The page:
The method of crossover remains fairly constant regardless of the problem and scope. Crossover is achieved by first selecting a crossover point within a pair of defined and unique organisms P1 and P2 (which are the equivalent of parents for the crossed over parent). The chromosomes are then split at the selected crossover point. The second half of P2 (P2H2) is then appended to the first half of P`1 (P1H1) to make one child chromosome (C1). The second child (C2) is made by appending the second half of P1 (P1H2) to the first half of P2 (P2H1). There are bound to be duplicate nodes in each of the halves, so, in that case it is necessary to take a random node from the graph that isn’t present in either of the halves of the chromosomes that are be crossed over. Below is an example of two parent chromosomes being crossed over:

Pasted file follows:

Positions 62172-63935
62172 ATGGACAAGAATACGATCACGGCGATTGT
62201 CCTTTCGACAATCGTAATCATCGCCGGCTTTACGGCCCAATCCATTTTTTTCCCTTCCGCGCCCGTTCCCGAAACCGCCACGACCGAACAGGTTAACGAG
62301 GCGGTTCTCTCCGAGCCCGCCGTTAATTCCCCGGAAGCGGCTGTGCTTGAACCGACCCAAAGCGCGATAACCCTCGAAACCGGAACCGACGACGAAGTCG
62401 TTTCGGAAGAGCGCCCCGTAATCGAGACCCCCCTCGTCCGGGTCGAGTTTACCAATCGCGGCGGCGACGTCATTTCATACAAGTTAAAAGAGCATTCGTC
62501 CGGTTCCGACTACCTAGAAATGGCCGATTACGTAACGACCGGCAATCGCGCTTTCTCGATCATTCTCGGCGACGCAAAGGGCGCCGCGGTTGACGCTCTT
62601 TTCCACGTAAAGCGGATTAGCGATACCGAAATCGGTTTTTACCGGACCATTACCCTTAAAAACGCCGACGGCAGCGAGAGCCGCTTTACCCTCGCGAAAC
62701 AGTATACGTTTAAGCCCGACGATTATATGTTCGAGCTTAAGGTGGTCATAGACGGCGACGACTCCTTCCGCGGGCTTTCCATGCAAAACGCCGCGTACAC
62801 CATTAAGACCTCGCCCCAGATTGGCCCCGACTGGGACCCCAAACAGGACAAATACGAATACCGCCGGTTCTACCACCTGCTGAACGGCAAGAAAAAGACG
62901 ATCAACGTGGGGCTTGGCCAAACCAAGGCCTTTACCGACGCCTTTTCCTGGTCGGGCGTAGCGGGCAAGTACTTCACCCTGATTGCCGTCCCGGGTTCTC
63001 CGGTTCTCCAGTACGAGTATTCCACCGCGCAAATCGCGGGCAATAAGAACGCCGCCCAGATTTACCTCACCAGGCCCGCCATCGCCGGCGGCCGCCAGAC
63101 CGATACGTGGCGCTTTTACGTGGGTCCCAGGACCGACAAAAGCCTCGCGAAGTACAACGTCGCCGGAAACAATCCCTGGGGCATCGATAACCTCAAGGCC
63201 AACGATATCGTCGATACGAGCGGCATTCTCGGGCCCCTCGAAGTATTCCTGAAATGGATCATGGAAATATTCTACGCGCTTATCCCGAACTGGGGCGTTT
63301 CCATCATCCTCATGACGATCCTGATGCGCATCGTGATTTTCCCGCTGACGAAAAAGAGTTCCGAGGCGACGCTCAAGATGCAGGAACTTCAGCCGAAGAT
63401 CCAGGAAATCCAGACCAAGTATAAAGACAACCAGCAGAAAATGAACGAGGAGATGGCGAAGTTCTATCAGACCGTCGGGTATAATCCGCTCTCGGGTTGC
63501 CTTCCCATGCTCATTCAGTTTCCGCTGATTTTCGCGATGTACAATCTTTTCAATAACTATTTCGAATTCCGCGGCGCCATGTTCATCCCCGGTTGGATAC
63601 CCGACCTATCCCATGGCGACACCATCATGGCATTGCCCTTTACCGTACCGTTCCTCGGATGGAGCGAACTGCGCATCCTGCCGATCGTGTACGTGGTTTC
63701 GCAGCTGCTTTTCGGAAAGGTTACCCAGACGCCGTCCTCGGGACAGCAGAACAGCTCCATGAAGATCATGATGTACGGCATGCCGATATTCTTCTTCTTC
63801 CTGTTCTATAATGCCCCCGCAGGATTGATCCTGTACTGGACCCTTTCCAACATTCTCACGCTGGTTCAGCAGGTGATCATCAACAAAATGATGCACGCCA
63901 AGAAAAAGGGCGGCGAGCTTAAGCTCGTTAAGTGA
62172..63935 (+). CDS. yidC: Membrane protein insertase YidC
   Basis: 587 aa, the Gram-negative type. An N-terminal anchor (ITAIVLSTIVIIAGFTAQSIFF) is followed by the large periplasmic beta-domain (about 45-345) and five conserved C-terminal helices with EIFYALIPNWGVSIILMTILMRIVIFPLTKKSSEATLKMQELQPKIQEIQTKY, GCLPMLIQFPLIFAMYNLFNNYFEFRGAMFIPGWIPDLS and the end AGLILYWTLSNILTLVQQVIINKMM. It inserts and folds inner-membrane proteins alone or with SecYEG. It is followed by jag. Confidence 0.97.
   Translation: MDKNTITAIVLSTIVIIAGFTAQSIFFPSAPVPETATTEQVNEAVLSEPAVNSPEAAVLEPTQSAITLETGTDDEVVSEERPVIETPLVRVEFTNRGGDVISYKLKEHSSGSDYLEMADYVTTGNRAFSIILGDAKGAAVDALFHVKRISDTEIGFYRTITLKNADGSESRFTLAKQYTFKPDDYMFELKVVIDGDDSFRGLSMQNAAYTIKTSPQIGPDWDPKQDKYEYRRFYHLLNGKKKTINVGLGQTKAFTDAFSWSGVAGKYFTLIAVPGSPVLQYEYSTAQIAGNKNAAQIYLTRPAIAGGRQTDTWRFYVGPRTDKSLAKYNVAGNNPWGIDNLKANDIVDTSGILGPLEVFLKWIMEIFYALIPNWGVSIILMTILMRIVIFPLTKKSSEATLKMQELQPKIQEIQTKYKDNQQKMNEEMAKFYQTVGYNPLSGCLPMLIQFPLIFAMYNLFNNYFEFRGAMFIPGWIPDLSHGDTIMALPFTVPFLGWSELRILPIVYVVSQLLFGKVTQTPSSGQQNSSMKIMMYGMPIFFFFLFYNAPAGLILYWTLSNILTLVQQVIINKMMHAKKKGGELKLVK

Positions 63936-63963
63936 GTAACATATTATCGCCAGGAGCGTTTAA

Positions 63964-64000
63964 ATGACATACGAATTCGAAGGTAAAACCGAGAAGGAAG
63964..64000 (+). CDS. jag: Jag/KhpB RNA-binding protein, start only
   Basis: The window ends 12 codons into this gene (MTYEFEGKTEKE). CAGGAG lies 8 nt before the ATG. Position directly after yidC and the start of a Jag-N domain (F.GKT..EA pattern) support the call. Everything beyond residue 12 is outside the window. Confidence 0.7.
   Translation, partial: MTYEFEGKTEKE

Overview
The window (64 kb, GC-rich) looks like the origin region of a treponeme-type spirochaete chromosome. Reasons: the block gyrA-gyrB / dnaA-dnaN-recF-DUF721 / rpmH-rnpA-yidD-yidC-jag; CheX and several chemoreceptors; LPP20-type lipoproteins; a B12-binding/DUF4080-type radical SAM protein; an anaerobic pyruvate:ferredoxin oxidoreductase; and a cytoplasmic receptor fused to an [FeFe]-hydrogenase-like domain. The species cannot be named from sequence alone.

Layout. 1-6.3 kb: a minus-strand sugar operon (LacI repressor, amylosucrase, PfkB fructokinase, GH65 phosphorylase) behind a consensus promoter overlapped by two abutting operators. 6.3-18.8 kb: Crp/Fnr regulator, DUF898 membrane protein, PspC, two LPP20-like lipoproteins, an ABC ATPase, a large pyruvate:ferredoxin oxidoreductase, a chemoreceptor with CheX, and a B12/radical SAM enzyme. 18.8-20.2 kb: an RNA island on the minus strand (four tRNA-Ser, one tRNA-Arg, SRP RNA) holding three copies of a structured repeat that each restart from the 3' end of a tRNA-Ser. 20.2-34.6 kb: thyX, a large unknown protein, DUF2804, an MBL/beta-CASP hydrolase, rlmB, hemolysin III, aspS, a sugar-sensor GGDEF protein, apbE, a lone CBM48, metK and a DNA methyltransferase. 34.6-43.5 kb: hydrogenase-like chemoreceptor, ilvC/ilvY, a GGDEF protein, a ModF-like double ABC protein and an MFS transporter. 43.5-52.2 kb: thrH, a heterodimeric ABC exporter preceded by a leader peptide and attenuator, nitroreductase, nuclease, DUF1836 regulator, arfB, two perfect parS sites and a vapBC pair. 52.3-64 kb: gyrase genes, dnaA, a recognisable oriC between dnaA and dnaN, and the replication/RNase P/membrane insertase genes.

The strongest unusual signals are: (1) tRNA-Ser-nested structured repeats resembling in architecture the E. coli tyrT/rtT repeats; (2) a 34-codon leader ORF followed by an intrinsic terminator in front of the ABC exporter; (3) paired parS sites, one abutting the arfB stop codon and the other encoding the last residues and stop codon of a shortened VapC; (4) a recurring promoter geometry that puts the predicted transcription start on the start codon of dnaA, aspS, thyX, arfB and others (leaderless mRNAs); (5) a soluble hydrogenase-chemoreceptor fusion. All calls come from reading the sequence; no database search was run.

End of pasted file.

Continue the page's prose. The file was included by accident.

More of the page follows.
As witnessed, crossover is a fairly static process in TSP. However the method of determining a crossover point per pair of parents to be crossed over can be dynamic in one of two ways:
- Random Crossover Point – In this method the crossover point is found by selecting an arbitrary random point within the middle 50 percent of the chromosome.
- Strict Center Crossover Point – In this method the crossover point is always the same for every crossover operation. The crossover point is the median of the chromosome.